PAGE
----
Setting aside time for yourself can fend off burnout before it happens.
Burnout is a risk for anyone who experiences high levels of stress at their job. For roles that ensure the well-being of another person—such as for caregivers—that risk may be especially high.
“Caregivers feel stressed out, unhappy, angry at their loved ones, sad, afraid, lonely,” says Nathan E. Goldstein, MD, palliative care specialist at Mount Sinai Beth Israel. “Those are all normal reactions to be having to the stress of caregiving.”
Without an outlet, that stress can lead to burnout. Caregiver burnout is when long-term stress builds up and you feel like you can’t meet the constant demands of caring for someone with a medical condition.
When you have caregiver burnout, you start to lose motivation, and your own health deteriorates. You might feel “trapped” in your role, and your compassion toward the care recipient might start to slip. You may find yourself overreacting to small accidents, resenting or even neglecting your loved one, or showing signs of depression.
Factors That Lead to Caregiver Burnout
By nature, people who are caregivers for a loved one with a medical condition tend to be selfless and compassionate. This can make them prone to forgetting to take care of themselves.
Caregiving can also be demanding and overwhelming. Caregivers might struggle with:
- Losing personal time to socialize or pursue their hobbies
- Feeling grief while watching the changes to the care recipient’s health and personality
- Balancing caregiving with other roles (as a parent, spouse, or employee)
- Getting enough sleep or relaxation
- Managing finances if they are not working or are working less
- Feeling overwhelmed, incompetent, or unappreciated
- Or blaming themselves if the care recipient’s health shows no improvement.
Tips to Prevent Caregiver Burnout
“If you don’t take care of yourself, you’re not going to be able to take care of your loved one,” says Dr. Goldstein. It doesn’t help you or your loved one if you think of yourself as a martyr.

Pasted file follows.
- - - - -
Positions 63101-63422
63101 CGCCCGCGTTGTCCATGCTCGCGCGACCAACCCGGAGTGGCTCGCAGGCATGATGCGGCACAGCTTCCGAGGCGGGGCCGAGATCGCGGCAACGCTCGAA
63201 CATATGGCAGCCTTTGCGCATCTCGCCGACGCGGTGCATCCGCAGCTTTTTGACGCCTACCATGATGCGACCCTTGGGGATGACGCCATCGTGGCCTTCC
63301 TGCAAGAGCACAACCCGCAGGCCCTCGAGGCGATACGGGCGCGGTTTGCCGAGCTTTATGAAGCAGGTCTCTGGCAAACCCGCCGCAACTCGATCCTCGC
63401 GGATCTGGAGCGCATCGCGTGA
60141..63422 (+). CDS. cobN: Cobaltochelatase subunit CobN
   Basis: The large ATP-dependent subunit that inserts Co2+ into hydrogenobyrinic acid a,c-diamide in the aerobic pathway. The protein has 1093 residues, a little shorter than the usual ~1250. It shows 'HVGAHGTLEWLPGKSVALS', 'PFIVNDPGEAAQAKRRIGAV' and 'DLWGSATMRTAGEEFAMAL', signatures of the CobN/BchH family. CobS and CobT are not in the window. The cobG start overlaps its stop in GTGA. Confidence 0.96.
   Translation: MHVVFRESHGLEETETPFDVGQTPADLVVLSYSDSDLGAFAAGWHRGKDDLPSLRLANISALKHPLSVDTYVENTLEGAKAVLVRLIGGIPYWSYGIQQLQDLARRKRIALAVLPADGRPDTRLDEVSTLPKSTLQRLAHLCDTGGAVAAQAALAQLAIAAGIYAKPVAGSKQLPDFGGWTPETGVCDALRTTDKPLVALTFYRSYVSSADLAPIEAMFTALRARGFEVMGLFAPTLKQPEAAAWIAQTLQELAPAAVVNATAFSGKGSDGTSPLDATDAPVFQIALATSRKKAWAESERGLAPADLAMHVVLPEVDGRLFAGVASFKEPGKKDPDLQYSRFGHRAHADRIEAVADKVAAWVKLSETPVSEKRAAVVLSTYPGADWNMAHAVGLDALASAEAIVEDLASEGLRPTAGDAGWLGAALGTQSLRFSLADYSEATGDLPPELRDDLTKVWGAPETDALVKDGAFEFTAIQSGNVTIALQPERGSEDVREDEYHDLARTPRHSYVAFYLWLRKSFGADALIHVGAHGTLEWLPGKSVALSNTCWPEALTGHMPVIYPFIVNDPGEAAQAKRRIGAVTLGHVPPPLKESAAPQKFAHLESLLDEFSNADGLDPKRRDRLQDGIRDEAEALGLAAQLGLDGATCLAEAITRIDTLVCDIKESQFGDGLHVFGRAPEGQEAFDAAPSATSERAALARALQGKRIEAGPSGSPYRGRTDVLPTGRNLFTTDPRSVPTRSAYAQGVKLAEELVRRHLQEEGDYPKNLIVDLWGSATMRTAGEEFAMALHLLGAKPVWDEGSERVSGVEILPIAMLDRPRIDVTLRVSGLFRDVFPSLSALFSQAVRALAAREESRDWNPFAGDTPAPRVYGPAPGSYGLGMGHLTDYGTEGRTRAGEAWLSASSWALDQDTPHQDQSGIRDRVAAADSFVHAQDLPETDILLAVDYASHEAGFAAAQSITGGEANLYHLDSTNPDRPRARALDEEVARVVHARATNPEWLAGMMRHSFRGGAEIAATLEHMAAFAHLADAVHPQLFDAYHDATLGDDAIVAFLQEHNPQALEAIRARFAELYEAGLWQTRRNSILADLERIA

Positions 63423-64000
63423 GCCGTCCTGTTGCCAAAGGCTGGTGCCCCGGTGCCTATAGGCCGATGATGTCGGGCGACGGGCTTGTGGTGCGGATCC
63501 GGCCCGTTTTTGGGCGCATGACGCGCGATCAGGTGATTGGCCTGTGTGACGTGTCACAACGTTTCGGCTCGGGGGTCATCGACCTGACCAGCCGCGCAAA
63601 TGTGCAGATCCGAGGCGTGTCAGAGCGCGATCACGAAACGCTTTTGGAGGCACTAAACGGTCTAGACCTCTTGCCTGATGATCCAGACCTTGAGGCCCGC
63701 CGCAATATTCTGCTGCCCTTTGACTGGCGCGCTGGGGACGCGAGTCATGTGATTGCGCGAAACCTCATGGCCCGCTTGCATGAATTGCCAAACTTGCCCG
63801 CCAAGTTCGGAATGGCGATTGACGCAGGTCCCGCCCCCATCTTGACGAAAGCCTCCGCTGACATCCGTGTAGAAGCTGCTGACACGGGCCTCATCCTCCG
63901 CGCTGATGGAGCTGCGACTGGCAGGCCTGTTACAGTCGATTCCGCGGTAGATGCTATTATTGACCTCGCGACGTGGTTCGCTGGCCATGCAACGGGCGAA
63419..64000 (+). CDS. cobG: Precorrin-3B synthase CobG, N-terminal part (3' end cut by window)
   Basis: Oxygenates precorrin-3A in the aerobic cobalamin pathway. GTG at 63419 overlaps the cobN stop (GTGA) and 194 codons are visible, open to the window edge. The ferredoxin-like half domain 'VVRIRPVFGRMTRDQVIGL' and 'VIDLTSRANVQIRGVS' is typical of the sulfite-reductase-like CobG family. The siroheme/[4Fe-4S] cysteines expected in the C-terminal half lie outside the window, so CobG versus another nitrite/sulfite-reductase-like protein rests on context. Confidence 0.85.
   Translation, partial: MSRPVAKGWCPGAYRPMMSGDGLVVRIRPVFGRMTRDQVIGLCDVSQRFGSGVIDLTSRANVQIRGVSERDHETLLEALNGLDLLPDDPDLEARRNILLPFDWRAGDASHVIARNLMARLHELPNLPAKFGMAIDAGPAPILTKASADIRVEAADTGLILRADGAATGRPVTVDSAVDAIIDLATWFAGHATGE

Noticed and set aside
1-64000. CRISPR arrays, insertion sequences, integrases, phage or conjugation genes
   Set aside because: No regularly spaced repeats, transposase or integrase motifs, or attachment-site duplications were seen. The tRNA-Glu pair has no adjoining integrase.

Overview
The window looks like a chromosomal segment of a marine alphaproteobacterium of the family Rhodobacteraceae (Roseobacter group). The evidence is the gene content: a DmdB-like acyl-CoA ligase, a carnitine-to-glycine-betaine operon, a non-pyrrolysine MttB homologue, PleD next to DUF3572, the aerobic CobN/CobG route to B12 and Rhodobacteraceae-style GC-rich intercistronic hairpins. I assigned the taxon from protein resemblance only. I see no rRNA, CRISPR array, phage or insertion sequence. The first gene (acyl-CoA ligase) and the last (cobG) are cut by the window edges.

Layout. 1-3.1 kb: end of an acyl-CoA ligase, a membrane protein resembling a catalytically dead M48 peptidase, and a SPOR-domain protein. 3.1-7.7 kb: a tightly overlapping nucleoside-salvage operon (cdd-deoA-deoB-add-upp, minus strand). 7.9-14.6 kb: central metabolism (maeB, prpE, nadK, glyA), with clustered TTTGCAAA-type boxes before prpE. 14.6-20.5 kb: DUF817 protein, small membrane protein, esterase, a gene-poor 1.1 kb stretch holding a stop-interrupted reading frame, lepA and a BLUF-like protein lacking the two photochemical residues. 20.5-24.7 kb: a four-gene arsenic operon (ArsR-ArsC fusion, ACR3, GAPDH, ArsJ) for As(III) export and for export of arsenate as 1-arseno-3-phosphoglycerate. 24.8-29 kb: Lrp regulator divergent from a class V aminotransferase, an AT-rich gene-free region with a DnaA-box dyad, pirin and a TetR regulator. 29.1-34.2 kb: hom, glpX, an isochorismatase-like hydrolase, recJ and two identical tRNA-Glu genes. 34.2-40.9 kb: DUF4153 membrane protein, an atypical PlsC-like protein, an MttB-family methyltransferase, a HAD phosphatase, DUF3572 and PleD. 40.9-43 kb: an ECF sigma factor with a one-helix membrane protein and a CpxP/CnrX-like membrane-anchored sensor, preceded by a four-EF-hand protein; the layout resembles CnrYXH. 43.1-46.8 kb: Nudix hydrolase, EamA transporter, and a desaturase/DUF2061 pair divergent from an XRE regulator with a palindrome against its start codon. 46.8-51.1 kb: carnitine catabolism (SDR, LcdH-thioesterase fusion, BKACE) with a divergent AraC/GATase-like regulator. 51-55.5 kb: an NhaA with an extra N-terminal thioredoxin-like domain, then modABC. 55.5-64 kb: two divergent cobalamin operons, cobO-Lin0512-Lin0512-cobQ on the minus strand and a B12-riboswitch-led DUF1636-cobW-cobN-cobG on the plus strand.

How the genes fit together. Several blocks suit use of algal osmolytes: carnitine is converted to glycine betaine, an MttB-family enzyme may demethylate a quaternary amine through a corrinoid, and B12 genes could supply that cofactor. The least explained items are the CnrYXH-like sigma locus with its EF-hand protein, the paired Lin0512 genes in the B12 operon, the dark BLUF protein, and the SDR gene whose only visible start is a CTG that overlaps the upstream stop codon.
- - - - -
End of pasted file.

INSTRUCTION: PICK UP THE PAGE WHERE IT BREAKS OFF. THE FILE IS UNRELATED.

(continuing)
To cope with caregiver stress, keep the following tips in mind:
- Exercise regularly. If possible, find ways to include the care recipient.
- Stay involved in hobbies or find new activities you enjoy.
- Eat a well-balanced diet.
- Journal the day-to-day progression of your loved one’s symptoms. Journaling “is a focused way of sharing the progression of what’s happening with the patient, and also identifying the areas you need help with,” says Theresa Altilio, ACSW, LCSW, clinical social worker at Mount Sinai Beth Israel.
- Meditate or find other stress-relief techniques.
- Get support from friends, family, neighbors, volunteers, or professional services. Look for people who can fill in while you take breaks, or for people whom you can vent to and confide in.
- Take breaks. Try and get “moments of relaxation, where even if you just take five minutes, that that can be very helpful in terms of replenishing,” says Altilio.
- Manage your expectations and stay realistic, which can help prevent perfectionism and frustration.
- Become informed about your loved one’s condition so you know what to expect.
- Keep up with your own doctor appointments.
- Consider seeking out a therapist or support group.
Even if it feels selfish, prioritizing yourself sometimes is good for both you and the care recipient. Putting up with burnout too long can make symptoms worse, so being proactive about managing stress can have long-term benefits.
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I think whatever feelings you're having,
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the most important thing to
remember is that they're normal.
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Caregivers feel stressed out, unhappy,
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angry at their loved ones,
sad, afraid, lonely.
00:00:15,300 --> 00:00:19,690
Those are all normal reactions to be
having to the stress of caregiving.
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The most important thing is to realize
that these emotions are completely normal
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and that you talk to people about
the feelings that you're having.
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Caregivers can get burned out for
lots of reasons.
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It's the physical toll of caring for
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someone, whether it's the day-to-day
hands-on care for someone at home.
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Or if they're in the hospital, it's